Neighborhood hit hard
The devastation from what the National Weather Service said were at least 16 tornadoes that killed six people was centered in the Clarks' neighborhood of Rancho Brazos.
Of the 110 houses that had stood there Wednesday afternoon, "there's very few left untouched," said Mario Flores, director of disaster-response field operations for Habitat for Humanity, which built 61 homes in the neighborhood.
"Fifty-eight had damage, from minor to total destruction," Flores said. "It's a scene of total devastation."
"When you look down to where all the rest of the houses normally are, there's nothing there," Daniel Layne told CNN affiliate KTRK. "Piled-up cars, cars in trees, there's a car in our water tower."
He and his wife, Amanda, had waited two years to move into one of the Habitat homes.
"There literally is no Rancho Brazos anymore," Amanda Layne said.
Hood County Sheriff Roger Deeds is no stranger to destruction. "I've seen bad," he said. "But this is about as bad as it gets."
A survey team for the National Weather Service concluded that the tornado that descended on this neighborhood was an EF4 -- the second-most severe classification on a scale of zero to five.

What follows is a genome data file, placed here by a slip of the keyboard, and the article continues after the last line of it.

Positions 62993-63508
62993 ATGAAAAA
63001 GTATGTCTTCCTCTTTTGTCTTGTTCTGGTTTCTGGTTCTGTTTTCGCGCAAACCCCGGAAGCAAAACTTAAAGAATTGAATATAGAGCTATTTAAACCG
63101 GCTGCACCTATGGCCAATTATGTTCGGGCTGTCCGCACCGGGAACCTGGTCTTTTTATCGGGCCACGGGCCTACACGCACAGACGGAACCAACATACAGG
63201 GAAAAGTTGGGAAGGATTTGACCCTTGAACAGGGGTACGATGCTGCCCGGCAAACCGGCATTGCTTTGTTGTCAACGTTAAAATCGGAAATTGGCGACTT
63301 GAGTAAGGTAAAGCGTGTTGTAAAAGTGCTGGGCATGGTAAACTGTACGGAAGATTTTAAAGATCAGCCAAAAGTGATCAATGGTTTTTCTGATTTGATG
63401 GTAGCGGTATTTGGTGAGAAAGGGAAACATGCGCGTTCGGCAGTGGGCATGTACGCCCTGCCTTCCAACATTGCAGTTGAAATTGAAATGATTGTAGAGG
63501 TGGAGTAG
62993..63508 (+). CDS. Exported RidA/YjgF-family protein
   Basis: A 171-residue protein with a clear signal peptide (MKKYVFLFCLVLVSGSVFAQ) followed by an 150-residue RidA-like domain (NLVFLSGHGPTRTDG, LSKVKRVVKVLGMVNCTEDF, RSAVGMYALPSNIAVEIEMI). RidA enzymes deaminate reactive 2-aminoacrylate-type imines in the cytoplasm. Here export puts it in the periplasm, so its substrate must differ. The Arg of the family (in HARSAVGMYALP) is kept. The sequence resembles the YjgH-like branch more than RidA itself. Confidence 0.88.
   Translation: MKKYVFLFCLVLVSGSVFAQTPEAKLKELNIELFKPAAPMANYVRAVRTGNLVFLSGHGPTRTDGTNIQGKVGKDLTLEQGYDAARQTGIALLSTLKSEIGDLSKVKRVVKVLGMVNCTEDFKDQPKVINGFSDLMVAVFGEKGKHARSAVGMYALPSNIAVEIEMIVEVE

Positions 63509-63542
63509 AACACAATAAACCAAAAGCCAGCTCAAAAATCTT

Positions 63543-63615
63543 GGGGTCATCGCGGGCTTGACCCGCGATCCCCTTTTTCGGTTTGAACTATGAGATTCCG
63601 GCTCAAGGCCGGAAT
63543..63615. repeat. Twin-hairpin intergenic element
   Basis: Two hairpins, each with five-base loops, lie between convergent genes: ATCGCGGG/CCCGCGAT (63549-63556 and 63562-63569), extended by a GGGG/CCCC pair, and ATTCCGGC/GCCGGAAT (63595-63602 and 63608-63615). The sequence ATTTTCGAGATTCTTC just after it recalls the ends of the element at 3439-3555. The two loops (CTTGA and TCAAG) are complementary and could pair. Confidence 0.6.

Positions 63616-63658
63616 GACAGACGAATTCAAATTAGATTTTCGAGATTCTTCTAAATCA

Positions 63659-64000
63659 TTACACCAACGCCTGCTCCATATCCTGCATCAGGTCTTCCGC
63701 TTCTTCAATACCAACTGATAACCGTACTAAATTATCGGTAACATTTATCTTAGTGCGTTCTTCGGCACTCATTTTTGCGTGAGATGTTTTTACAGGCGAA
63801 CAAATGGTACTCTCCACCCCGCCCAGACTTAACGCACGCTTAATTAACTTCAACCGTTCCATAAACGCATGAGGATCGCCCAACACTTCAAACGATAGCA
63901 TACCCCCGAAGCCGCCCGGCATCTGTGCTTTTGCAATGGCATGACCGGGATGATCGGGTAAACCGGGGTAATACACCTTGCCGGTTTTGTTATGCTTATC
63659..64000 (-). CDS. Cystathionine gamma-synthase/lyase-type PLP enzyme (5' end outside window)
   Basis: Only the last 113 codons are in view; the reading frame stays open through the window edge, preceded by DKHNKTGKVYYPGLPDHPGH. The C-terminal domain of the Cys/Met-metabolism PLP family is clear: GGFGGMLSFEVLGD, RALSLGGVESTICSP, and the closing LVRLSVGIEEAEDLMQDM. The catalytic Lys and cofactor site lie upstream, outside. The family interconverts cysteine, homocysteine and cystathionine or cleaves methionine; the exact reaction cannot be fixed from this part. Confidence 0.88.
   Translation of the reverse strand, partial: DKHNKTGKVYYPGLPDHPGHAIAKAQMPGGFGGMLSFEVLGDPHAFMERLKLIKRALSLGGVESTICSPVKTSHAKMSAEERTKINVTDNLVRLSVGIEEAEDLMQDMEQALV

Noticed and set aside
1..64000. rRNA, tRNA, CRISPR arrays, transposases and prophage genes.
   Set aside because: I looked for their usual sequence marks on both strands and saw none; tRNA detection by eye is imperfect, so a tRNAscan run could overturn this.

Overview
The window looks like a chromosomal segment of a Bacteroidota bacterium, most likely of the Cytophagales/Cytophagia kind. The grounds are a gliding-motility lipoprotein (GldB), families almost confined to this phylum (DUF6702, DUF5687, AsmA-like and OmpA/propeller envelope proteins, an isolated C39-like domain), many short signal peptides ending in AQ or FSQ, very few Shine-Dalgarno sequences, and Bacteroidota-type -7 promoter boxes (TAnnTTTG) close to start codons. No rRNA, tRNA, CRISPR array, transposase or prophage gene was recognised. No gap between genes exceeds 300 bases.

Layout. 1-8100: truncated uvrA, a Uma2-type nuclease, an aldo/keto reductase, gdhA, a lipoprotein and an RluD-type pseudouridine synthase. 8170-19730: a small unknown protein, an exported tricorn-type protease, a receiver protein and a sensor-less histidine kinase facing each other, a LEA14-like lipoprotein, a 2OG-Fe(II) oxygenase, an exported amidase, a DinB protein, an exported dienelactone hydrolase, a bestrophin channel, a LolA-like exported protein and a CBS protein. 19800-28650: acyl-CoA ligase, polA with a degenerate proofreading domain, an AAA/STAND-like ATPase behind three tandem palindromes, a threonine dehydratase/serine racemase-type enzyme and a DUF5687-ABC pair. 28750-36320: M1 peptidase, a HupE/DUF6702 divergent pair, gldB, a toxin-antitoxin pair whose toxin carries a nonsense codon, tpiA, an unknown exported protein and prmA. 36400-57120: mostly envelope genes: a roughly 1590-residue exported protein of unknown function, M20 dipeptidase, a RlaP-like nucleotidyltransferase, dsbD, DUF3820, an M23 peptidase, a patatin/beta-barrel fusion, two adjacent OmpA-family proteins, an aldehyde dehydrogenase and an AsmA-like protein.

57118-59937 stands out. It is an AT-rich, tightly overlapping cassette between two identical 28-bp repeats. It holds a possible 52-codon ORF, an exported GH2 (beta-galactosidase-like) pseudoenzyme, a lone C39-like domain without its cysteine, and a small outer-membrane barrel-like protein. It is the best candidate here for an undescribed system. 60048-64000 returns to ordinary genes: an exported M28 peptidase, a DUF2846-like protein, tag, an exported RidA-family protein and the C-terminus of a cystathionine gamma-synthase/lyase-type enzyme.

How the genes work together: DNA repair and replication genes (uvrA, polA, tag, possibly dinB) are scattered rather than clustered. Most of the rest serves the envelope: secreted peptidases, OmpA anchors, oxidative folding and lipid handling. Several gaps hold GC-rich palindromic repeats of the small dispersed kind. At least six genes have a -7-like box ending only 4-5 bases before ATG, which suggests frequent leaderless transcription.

For some, the extent of their loss remains unclear.
Families have not been able to return to their homes in Rancho Brazos since the storms rolled through. Deeds said Friday that "hopefully" they'll be able to go in at 8 a.m. Saturday, adding that authorities plan only to "open things back up on a limited basis." A curfew applies from 8 p.m. to 8 a.m.
Ronna Cotten is one of those who haven't been gone back, having been warned it would be days before she couldn't re-enter her subdivision to "check to see if we have any belongings left."
She has stayed in the home of a woman who picked her up from a rescue center Wednesday night.
The mother of four said she survived by clutching to a doorknob as winds tore through her home.
"I feel very lucky, because we are alive," she said.